If you could sit down with anyone (living or dead) and have a beer, who would it be and why? What would be the first question you would ask them?
Always a tough question, but I would probably say Jerry Garcia and I would ask him to play me a song!
Are you married? Any children?
I am married with a 3 and a half year old daughter.
Do you have a favorite beer and food pairing?
Lambics and oysters!
In the kitchen I make a mean? (beer related)
My wife is a professionally trained chef, so I don't cook very often!
Any advice for those aspiring (kitchen/homebrew) future brewmasters out there?
Always keep a spray bottle of isopropyl alcohol! Instant sanitizer!
What do you like to do in your time away from the brewery?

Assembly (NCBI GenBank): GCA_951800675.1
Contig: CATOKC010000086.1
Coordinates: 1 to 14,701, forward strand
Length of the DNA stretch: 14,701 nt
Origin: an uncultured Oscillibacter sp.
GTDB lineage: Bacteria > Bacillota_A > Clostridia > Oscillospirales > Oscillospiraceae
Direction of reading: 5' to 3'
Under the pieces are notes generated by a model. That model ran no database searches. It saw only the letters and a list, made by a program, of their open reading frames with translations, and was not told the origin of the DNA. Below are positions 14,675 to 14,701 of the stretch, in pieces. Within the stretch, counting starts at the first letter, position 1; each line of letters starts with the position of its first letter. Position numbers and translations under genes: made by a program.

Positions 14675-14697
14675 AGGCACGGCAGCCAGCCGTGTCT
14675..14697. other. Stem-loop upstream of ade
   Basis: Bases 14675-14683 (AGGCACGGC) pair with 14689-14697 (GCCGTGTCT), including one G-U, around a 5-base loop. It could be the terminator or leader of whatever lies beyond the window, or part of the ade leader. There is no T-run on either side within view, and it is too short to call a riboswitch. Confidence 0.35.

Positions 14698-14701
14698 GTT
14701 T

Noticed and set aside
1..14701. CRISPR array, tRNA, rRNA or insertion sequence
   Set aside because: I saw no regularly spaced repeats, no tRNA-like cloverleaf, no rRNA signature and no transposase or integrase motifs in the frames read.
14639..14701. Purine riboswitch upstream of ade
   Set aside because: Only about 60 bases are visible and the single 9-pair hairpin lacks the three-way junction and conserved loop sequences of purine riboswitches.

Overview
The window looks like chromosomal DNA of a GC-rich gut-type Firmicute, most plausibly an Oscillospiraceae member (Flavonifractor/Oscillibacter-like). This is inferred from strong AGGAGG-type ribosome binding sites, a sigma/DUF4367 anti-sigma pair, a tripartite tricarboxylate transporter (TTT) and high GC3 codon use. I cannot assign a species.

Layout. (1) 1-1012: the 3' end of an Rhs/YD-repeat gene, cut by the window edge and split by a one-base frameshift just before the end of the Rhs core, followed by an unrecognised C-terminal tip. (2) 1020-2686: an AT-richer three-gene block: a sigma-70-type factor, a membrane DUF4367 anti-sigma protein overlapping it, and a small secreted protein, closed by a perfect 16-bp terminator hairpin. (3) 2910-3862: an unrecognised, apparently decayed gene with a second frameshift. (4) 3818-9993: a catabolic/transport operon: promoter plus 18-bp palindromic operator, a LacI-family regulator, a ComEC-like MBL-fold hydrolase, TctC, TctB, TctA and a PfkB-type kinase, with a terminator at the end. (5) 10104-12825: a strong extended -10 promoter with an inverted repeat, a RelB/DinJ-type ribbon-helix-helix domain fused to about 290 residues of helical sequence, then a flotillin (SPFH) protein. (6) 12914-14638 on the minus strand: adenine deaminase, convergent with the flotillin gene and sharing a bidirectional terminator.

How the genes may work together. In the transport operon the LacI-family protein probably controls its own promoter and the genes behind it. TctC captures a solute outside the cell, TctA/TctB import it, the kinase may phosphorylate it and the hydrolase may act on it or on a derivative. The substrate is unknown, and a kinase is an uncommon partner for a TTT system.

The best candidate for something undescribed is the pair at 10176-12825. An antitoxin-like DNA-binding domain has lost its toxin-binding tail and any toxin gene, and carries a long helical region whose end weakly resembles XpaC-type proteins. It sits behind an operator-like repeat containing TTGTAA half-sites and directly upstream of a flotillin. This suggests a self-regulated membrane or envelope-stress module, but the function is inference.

Drink beer at home in the company of my wife and daughter, and maybe have a game on the tube .
Describe your perfect beer day (outside the brewery). For example, a day with family or friends at the Port Townsends beer garden, a picnic with family or just a quiet day at home (sipping on Port Townsend beers).
I love to drag my family to as many breweries as possible when we go on vacations. Any time I can incorporate a family trip with beer drinking, I am a happy camper!
Favorite football team?
Without a doubt, the Washington Huskies!
If you were in charge, what would you change (first) to improve our beer universe?
I might apply the principals of World Heritage Sites to our world's hop and barley farmlands in order to preserve in perpetuity the ongoing supply of these extremely important cultural ingredients.
Any final thoughts? Thank you for supporting the craft brewing industry!